The essay endeavors to apply Edward Said’s remarks on traveling theory by sketching a three-stage model, grounded on the evolution of critical consciousness from locality (specialization and selection of theory), to localization (loan and adaptation of theory) and creative localism (resistance to theory). Our analysis addresses Codrin-Liviu Cuţitaru’s books, from The Depersonalized History (1997) to The Present Discontinuous (2014), which contain pertinent illustrations of traveling theories, mainly localizations of Derrida’s “dissemination”, Fineman’s “historeme”, and Fukuyama’s “post-history”. Cuţitaru’s reflection on the subject’s displacement from history grows into a more nuanced vision, enhanced by a bitter awareness of literature’s role as a discipline within the changing curricula experimented by the Romanian universities after the fall of Communism. Experiencing both the locality of his own specialization (Professor of English/ American Studies), and the localization of foreign theories in a provincialized academic center (“Alexandru Ioan Cuza” University of Iaşi, established in the capital of the former Principality of Moldavia), the Romanian scholar arrives at a very original theory of creative localism. This provides the critic not only with arguments for resisting foreign theory, but also for opening himself towards the tradition of previous schools of criticism from Iaşi.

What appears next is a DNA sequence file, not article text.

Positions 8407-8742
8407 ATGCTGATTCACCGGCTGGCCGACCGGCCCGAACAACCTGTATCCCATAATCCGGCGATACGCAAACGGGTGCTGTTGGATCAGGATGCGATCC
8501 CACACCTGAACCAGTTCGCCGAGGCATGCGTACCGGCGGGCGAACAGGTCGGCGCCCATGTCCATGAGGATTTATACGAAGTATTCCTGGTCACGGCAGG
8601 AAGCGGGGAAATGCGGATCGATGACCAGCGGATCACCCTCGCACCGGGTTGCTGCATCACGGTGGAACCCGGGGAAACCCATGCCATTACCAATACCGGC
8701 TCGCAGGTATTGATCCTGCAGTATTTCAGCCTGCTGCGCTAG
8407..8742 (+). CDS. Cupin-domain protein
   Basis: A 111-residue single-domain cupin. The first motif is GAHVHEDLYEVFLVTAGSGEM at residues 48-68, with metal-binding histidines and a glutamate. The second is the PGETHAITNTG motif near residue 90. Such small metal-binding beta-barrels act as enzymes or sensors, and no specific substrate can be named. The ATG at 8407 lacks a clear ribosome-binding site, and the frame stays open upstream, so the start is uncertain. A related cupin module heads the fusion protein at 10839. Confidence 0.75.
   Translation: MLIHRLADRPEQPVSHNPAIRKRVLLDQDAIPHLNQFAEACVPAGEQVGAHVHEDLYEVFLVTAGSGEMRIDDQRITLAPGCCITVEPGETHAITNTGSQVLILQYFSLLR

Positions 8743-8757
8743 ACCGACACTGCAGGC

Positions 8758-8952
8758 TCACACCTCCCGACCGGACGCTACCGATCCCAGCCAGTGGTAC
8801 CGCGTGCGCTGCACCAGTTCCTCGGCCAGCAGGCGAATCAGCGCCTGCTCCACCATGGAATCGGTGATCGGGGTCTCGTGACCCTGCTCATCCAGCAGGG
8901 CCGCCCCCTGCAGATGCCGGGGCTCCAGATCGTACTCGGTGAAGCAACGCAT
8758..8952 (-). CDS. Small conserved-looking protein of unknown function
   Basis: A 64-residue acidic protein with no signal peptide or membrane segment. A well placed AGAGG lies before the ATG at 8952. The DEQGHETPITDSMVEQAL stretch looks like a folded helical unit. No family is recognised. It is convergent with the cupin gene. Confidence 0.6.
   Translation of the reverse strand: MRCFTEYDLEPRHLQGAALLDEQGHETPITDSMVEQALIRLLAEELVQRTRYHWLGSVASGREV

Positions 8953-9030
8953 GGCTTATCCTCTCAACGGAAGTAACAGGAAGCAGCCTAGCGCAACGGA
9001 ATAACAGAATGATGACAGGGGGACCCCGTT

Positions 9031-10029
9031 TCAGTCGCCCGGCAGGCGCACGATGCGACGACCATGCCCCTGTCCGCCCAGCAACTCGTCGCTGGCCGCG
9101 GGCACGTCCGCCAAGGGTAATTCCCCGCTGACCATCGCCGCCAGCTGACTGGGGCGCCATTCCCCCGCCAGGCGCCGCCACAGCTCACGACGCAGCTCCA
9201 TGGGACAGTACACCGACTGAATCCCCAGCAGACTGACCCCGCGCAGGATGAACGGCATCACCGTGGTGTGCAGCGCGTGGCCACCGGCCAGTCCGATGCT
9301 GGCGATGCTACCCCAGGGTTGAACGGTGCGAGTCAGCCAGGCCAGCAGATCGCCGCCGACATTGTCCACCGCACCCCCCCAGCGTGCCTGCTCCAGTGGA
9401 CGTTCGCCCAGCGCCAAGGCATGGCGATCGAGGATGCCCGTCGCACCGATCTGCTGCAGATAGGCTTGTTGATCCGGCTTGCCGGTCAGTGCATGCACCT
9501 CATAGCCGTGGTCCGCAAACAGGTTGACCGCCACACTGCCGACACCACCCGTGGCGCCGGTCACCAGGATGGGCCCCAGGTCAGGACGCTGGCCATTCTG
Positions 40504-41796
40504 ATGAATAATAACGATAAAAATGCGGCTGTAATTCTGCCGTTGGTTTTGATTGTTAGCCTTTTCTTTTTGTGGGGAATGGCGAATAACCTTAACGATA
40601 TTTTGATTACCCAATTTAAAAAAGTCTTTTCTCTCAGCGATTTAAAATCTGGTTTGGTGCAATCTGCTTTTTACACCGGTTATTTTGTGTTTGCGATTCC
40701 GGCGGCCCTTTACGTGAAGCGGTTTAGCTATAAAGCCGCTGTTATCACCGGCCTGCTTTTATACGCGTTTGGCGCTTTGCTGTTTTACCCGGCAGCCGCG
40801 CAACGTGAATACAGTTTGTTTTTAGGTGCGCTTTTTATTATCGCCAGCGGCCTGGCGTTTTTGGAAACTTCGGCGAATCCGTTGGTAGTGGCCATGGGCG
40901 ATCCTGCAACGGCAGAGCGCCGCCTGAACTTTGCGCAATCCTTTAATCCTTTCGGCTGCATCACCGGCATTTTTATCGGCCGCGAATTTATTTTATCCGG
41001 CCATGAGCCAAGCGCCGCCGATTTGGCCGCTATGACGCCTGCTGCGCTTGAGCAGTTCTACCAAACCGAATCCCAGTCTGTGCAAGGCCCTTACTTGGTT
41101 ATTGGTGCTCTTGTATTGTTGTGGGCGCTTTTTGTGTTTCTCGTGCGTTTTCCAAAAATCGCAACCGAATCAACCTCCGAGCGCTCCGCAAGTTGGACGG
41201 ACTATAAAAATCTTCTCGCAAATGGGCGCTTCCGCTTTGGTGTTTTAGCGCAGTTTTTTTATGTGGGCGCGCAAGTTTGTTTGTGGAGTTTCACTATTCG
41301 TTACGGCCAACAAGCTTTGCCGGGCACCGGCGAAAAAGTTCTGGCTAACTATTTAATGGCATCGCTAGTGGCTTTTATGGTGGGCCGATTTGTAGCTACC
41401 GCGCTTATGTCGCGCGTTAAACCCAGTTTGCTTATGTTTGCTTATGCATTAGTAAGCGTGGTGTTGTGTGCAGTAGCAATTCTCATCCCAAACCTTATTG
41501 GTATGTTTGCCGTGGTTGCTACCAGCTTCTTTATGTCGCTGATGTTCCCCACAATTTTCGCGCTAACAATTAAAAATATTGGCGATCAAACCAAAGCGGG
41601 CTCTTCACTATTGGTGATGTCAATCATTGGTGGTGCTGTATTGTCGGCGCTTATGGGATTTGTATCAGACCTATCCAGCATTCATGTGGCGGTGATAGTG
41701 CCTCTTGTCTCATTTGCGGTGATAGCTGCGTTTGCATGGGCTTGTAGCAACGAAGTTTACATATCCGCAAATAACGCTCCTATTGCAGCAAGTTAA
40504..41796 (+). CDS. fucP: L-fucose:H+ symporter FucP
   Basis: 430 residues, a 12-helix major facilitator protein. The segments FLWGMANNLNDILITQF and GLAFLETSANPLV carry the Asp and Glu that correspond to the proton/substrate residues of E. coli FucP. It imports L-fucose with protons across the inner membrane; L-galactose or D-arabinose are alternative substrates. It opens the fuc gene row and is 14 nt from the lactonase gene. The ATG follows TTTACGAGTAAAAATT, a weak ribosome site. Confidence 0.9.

Keywords: Codrin-Liviu Cuţitaru, locality, localization, creative localism, loan/ adaptation of theory, resistance to theory.